Guest blog post by Lindsey Reichlin, Aspen Global Leaders Council for Reproductive Health
We all knew the world’s population was growing exponentially. But today we have learned that previous predictions may have underestimated that growth: the global population could grow to nearly 11 billion by 2100. This impressive growth, combined with disturbing food and water shortages, diminished resources, and rapid climate change has sustained high rates of hunger and undernutrition, particularly in the developing world. With World Population Day this week and 868 million people already living in hunger, we must realize the size and health of the future global population will largely depend on the reproductive choices we make today.
Simply put, women who have access to comprehensive, voluntary reproductive health services and information are more likely to choose to have smaller families. Research has proven that access to family planning can reduce fertility rates in developing countries. UNFPA estimates that improved access to family planning has halved the number of births per woman in the last 50 years. Yet, in many developing countries where population growth is rapid, impoverished women – those most vulnerable to food insecurity, climate change, and declining resources – still have to rely on chance to determine the size of their families.
Choosing when and how many children a woman wants to have can significantly reduce the economic burden on her family, while increasing the chance her family will be food secure. Voluntary family planning produces smaller families not only by reducing unplanned pregnancies, but by enabling women to space births according to their preference and financial resources. The more women can make informed reproductive health choices, the more likely it is they will choose to have smaller families – decreasing demand for resources and increasing food security.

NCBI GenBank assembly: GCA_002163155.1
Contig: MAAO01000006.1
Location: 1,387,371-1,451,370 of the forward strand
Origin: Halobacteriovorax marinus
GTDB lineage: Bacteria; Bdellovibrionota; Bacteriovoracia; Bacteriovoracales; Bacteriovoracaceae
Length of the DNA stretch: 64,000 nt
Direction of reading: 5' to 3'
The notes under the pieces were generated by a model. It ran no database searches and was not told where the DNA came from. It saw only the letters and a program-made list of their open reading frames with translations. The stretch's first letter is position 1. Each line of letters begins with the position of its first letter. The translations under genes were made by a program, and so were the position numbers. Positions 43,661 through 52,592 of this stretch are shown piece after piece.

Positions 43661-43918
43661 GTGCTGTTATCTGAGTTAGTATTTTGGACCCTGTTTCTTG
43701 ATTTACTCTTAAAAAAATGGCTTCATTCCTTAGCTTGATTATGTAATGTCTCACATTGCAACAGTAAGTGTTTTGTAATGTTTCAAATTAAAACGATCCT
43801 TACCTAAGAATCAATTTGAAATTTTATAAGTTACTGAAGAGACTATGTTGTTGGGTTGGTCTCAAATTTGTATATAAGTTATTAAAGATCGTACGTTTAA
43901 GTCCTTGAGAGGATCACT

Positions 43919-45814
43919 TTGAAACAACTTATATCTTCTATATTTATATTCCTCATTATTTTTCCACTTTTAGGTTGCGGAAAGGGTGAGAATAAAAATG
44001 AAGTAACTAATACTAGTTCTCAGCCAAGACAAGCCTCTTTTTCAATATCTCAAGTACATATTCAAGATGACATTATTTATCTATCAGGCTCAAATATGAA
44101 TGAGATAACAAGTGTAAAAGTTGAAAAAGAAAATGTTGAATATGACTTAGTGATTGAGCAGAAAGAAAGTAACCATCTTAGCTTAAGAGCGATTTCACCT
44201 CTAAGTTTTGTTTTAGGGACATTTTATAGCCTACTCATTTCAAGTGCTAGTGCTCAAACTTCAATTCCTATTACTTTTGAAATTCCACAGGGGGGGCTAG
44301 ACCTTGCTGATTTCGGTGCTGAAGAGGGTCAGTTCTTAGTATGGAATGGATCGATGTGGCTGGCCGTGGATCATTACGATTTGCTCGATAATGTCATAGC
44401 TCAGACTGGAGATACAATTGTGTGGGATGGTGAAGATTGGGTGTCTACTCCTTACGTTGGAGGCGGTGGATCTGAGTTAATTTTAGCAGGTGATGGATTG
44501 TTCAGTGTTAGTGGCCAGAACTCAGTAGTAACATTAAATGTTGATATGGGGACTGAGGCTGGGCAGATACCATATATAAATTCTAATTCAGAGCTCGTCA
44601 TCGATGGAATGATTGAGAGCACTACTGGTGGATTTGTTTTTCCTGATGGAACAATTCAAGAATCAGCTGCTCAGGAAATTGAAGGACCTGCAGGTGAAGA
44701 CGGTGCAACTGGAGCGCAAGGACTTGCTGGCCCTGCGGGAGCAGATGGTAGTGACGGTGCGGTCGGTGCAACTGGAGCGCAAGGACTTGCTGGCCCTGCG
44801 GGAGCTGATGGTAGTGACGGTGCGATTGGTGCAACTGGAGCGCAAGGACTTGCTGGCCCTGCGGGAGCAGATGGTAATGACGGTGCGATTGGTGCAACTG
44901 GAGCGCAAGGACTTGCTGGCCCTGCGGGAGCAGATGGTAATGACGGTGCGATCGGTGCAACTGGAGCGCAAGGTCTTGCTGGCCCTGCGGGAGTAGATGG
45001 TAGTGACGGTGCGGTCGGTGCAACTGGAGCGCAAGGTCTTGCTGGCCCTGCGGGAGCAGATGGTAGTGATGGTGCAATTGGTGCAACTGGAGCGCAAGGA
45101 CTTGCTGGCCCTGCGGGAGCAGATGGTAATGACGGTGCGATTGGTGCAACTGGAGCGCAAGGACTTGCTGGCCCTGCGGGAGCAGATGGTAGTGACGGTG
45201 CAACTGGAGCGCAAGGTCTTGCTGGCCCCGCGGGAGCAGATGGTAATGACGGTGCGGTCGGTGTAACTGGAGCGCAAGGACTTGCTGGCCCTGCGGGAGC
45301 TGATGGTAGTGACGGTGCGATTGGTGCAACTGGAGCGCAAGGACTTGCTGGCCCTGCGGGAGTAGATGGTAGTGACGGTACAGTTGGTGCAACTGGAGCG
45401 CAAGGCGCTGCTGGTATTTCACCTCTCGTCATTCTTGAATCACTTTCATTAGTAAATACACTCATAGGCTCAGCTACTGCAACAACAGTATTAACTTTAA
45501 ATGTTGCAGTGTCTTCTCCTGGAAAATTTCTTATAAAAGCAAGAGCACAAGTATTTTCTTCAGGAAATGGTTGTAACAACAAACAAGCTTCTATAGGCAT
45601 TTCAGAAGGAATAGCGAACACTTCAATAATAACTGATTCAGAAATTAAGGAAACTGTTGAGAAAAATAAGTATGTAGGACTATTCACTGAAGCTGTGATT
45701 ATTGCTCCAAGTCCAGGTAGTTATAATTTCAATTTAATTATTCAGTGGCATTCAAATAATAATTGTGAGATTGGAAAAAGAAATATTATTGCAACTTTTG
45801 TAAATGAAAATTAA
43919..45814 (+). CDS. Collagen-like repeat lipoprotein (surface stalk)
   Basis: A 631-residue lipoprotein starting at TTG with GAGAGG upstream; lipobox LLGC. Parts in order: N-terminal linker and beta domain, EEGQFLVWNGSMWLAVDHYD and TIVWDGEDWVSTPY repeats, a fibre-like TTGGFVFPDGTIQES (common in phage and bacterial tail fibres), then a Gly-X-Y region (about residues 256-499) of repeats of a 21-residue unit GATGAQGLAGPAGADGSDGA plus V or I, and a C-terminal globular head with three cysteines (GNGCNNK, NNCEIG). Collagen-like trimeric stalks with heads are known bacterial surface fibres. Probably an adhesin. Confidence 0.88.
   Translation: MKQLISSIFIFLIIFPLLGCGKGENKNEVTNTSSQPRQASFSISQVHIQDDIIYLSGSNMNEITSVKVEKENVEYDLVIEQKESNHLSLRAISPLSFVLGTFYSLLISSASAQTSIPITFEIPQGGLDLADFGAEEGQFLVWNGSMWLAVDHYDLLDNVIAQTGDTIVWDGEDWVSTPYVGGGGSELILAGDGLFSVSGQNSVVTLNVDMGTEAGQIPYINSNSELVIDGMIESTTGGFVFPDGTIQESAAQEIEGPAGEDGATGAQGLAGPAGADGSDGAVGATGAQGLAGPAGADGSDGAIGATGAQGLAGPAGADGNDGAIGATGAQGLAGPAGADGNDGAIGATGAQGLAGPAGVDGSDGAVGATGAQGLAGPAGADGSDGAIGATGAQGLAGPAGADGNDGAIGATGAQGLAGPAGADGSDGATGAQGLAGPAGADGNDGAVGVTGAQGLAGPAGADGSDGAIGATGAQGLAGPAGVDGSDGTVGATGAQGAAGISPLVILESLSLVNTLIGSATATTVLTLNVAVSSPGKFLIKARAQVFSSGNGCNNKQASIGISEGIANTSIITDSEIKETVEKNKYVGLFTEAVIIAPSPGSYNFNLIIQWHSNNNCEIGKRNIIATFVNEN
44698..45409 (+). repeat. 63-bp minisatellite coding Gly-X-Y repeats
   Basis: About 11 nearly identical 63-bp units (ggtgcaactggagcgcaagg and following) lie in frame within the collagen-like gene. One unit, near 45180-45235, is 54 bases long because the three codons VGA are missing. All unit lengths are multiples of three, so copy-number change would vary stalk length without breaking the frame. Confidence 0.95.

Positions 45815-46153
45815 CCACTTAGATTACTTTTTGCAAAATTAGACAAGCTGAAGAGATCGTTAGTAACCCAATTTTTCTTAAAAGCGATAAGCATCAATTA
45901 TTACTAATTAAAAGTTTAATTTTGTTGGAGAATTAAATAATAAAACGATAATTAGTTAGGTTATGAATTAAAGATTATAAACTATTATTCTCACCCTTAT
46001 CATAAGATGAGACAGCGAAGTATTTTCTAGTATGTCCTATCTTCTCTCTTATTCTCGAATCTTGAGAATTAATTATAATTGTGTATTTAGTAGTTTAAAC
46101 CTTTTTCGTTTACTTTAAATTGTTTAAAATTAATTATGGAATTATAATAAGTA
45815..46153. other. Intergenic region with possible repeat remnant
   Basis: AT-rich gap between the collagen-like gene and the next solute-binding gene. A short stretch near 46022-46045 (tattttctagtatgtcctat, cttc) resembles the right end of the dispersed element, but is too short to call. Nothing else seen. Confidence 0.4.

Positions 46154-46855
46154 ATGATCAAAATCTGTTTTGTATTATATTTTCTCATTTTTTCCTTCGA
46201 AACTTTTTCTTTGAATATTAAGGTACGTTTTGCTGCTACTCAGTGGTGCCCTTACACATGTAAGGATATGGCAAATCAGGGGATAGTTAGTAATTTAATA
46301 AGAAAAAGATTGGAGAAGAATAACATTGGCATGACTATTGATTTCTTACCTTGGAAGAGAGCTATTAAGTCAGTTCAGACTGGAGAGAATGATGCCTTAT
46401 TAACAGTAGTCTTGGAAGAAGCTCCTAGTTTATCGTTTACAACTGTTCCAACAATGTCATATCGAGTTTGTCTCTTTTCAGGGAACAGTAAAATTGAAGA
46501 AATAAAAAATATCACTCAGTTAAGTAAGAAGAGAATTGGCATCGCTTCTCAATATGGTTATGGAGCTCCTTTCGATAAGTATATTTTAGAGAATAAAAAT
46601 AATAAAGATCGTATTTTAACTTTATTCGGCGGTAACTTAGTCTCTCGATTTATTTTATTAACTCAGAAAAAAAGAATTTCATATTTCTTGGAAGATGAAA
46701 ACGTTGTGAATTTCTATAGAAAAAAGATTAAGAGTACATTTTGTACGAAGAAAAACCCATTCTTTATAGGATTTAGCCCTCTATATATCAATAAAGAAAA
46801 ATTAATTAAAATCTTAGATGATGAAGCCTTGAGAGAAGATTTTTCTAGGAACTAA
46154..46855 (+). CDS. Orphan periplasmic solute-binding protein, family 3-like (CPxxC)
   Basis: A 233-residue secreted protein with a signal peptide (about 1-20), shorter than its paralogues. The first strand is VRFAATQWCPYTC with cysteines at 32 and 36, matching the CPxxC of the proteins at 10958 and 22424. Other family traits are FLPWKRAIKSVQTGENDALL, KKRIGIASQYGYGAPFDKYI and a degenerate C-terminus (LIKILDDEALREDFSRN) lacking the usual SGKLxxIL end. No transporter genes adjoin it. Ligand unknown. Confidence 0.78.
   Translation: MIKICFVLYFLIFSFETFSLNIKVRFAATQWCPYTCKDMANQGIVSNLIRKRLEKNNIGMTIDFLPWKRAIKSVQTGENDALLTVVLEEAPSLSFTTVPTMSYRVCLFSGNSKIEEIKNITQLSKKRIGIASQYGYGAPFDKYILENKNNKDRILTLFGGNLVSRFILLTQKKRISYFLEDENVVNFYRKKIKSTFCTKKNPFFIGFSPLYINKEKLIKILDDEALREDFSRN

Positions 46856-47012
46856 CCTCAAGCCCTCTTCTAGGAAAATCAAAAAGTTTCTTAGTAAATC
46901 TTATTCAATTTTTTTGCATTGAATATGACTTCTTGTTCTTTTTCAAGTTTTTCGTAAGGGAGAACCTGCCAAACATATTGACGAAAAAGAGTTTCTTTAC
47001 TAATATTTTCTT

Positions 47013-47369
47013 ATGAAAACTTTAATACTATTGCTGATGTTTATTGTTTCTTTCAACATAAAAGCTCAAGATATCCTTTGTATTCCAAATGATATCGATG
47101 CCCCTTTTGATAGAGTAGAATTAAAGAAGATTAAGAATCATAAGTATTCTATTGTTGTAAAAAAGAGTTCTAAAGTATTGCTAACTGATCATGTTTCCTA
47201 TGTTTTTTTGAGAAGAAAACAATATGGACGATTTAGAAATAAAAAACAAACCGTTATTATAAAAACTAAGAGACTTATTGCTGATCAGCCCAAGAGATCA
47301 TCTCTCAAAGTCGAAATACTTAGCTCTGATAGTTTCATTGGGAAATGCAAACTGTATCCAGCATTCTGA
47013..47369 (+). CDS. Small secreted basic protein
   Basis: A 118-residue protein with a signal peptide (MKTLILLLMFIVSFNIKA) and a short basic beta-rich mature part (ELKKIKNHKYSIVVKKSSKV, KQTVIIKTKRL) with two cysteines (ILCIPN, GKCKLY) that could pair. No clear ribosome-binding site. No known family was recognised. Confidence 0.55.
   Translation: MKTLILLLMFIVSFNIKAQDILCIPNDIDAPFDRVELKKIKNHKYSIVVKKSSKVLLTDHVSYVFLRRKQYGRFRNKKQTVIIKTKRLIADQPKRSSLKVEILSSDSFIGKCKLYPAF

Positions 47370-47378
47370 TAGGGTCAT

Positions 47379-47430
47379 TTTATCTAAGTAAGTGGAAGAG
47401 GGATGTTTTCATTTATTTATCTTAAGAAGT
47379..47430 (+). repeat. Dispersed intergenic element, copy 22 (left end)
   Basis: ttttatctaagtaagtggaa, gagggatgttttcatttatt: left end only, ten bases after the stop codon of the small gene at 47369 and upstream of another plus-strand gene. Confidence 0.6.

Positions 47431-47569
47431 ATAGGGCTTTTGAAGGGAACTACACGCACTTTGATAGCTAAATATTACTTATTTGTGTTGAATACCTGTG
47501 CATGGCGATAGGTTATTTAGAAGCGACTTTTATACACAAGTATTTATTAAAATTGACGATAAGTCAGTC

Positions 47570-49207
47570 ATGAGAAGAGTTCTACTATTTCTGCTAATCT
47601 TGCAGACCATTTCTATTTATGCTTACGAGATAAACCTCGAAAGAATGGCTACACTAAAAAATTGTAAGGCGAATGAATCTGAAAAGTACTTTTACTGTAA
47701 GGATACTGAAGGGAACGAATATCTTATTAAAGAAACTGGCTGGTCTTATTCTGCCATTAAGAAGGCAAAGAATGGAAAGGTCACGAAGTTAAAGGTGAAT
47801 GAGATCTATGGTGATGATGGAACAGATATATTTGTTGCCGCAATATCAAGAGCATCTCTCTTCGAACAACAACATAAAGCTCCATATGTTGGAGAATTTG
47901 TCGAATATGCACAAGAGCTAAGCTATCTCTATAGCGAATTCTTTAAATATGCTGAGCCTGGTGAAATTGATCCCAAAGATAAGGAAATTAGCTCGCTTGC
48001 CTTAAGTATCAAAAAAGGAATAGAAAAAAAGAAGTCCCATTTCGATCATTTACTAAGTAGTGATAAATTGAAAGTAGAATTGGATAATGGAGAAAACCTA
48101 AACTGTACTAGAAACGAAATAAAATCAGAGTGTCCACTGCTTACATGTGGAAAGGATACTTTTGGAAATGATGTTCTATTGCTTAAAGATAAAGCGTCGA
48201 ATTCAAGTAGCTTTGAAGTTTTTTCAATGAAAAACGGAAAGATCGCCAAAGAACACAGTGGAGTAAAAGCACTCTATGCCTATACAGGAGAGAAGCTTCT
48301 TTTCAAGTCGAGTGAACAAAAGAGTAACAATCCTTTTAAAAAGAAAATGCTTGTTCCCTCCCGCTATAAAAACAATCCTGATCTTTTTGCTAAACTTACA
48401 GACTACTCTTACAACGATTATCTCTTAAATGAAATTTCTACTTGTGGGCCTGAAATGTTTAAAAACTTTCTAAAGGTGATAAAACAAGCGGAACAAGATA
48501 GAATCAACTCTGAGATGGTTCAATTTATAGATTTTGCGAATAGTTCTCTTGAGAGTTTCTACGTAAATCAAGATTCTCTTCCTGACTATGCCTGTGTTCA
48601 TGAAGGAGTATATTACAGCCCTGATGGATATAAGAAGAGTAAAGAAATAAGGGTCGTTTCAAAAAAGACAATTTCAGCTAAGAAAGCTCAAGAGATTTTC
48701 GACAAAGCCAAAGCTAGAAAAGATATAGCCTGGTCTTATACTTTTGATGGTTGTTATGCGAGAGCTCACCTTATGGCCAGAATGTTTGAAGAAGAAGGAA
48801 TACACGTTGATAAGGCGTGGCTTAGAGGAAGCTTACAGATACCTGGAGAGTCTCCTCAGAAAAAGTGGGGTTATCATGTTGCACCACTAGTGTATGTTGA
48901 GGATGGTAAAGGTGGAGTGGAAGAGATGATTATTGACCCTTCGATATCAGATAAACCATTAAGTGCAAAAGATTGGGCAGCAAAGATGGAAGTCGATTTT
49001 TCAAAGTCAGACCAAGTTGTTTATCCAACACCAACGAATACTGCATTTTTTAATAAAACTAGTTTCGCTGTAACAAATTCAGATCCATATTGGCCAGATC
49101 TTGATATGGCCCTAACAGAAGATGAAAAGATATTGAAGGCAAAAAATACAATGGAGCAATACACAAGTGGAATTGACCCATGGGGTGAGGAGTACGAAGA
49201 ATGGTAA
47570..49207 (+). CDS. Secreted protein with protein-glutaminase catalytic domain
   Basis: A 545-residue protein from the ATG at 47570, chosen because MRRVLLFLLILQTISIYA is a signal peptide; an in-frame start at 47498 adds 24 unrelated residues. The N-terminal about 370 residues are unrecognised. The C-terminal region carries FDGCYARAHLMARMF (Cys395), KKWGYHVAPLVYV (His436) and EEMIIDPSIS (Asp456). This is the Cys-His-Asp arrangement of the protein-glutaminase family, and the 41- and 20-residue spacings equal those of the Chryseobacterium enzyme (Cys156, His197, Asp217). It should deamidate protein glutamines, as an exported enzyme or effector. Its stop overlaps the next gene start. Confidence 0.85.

Addressing this connection between food security and reproductive health is critical to ensuring population growth does not overwhelm the world’s resources. PATH’s Integrated Population and Coastal Resource Management project exemplifies a cost-effective intervention that did just that. The project, which integrated sustainable fishing practices with improved access to family planning, enabled coastal communities with a history of rapid population growth, extensive malnutrition, and overwhelmed municipal fisheries to take control of their reproductive health and natural resources for the sustainability of community life.
Food security also has an important impact on the well-being of mothers and children. Pregnant and nursing women in the developing world frequently suffer from hunger and malnutrition. As a result, they often give birth to underweight babies, who are 20 percent more likely to die before age five, and almost half are anemic, causing approximately 110,000 deaths annually.
Well-nourished mothers are less likely to die from childbirth and give birth to unhealthy babies. They are also better able to provide financially for their families and give their children quality care. Child nutrition directly improves as a result: mothers spend more on food and household needs and children consume more calories per day in female-headed households.
As the world’s population continues to grow, we must increasingly develop policies and programs that integrate the mutually reinforcing goals of reproductive health, population, and food security. Doing so will enable women to make informed choices about their health and the health of their families, while simultaneously ensuring the viability of the world’s resources for generations to come.
Lindsey Reichlin is a human rights and global health professional and graduate of Columbia University's School of International and Public Affairs. She has devoted her professional life to improving access to and utilization of effective policies and programs supporting the health of vulnerable groups worldwide.
The Global Leaders Council for Reproductive Health (GLC) is composed of eighteen sitting and former heads of state, high-level policymakers and other leaders who build political leadership for increased financial and technical support for reproductive health. The GLC is housed within Aspen Global Health and Development at the Aspen Institute, an educational and policy studies organization based in Washington, DC whose mission is to foster leadership based on enduring values and to provide a nonpartisan venue for dealing with critical issues.